This makes us feel so loved. It makes us feel wanted and cared for and accepted unconditionally.

The special needs parents in your life, don’t let them down. Don’t forget about those of us who can’t make it to every (or any) meet-up.
So many days when we are down here in the trenches of parenting a severely disabled child, a “Can we come over for a cup of tea tomorrow? We miss you.” is my saving grace. An invitation to an impossible event, with a note attached “Don’t worry, I know you can’t make it, but I didn’t want you guys to feel left out!“, that means so much to all of us.
Parenting is hard, it is hard for all of us, not just for those of us who have children with special needs, so please, let’s lift each other up.


That lady pushing her ten year old in the swing at the park? Ask her if she wants to have a cup of coffee with you.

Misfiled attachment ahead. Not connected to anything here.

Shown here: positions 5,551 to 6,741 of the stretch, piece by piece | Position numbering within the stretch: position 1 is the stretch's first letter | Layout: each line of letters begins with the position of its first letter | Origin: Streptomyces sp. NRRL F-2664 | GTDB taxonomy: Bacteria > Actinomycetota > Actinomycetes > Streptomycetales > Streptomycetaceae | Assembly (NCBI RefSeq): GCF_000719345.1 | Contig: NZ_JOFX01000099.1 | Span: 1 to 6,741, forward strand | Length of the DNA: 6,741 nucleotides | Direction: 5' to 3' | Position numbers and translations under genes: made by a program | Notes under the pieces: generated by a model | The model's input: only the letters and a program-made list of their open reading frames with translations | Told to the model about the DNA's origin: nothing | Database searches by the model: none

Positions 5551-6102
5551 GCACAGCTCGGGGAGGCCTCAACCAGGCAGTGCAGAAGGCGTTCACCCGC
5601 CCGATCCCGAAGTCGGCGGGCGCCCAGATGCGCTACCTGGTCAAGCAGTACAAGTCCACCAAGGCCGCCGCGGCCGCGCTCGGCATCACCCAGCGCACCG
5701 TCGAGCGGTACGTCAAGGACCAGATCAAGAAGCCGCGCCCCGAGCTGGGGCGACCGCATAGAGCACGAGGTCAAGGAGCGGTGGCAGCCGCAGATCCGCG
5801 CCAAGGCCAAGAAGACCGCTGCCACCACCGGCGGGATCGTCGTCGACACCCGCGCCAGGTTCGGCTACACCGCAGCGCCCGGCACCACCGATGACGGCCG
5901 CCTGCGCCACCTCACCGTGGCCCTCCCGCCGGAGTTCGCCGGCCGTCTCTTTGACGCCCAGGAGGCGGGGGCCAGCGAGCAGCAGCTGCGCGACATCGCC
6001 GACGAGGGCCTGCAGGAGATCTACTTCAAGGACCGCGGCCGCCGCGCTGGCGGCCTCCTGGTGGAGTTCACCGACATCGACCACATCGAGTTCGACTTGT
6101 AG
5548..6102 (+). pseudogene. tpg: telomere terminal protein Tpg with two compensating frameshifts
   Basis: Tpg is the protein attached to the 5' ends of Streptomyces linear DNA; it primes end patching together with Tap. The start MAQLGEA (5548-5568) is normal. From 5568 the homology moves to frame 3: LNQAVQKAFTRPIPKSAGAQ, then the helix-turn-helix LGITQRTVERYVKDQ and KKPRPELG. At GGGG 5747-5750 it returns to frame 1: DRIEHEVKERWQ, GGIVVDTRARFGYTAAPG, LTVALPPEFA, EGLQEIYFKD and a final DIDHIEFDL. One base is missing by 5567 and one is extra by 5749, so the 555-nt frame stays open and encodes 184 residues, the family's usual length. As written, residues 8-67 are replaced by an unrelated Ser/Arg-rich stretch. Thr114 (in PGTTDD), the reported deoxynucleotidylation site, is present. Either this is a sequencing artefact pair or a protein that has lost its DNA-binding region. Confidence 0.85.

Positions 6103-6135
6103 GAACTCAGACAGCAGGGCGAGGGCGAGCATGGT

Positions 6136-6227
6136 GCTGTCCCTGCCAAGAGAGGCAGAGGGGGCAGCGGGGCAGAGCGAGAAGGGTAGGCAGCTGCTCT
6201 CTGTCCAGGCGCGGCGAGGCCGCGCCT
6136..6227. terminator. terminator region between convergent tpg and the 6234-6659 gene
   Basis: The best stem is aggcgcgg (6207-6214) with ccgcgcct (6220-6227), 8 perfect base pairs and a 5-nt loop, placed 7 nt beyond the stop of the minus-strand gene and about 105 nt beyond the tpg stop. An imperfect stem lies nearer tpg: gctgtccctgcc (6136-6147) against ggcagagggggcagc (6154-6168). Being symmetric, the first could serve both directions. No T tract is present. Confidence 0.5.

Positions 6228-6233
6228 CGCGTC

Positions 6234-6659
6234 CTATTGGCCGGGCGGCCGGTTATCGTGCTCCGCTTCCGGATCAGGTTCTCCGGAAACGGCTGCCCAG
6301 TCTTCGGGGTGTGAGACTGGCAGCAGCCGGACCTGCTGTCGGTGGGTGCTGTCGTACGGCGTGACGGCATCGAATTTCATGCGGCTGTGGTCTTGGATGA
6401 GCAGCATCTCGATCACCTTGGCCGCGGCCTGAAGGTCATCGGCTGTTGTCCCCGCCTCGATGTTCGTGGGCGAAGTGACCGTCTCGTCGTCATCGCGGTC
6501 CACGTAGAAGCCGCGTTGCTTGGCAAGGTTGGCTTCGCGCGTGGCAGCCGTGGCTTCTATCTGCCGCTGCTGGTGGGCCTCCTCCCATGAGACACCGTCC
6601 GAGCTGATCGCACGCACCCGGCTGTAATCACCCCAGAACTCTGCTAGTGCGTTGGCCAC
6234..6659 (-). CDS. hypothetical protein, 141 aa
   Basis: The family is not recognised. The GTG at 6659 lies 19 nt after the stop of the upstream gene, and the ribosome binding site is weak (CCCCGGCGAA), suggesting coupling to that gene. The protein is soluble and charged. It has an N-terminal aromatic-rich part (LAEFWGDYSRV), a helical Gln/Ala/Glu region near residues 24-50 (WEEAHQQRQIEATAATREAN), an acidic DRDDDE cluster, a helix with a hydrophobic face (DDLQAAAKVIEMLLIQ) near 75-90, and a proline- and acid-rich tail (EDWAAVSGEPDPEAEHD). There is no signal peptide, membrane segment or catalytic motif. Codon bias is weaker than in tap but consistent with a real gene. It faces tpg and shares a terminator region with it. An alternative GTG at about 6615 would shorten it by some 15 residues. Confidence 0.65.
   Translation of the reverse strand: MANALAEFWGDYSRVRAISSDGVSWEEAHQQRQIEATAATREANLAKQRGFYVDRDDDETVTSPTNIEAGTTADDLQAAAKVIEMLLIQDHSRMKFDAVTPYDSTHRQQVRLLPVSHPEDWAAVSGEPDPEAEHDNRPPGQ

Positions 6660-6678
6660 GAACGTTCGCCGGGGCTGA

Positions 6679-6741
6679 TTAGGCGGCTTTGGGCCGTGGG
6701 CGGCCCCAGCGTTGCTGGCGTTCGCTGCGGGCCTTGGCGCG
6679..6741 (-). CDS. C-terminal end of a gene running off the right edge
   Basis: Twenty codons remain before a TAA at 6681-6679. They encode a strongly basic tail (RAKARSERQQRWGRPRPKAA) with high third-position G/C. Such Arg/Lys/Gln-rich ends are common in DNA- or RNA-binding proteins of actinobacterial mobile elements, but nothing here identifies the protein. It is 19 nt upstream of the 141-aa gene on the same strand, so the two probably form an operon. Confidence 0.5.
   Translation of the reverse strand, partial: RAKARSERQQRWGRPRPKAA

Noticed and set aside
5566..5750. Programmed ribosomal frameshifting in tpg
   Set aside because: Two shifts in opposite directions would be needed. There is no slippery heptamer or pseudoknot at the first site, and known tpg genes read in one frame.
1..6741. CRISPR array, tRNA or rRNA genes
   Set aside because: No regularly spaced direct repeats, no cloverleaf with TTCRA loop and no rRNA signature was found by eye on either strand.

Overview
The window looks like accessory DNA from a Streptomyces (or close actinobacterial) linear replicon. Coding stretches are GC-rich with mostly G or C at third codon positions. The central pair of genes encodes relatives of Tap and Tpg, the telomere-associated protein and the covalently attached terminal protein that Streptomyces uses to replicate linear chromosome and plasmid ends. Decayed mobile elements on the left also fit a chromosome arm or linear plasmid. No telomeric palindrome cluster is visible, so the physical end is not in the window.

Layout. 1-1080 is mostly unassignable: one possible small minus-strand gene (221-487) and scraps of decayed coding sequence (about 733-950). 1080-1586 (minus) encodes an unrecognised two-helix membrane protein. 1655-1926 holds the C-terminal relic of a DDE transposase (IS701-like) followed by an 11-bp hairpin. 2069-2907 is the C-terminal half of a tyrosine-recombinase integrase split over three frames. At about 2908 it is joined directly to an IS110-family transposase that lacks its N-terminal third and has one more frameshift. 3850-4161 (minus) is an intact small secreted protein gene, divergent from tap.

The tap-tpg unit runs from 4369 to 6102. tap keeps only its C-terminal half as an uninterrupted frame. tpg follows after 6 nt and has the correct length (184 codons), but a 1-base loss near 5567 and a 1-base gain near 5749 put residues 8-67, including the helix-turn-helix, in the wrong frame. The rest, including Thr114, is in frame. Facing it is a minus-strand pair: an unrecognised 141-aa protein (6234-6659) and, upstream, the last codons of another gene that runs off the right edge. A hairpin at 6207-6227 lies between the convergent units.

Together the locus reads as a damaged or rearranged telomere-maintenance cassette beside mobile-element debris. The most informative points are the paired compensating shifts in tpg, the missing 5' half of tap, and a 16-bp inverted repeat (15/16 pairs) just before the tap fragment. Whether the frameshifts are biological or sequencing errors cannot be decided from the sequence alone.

That friend you have who never sends you a message first? She probably doesn’t want to start a conversation knowing she won’t be around for longer than two minutes because that’s when her child will have his next seizure or need help stacking the building blocks just right. Send her a message. “Thinking of you” is enough. “Hi” is enough. Anything is enough, just please, don’t stop inviting us.
(We do sometimes say yes! )

(About Angelman Syndrome)

Posted in Daily Life, Special Needs | 7 Comments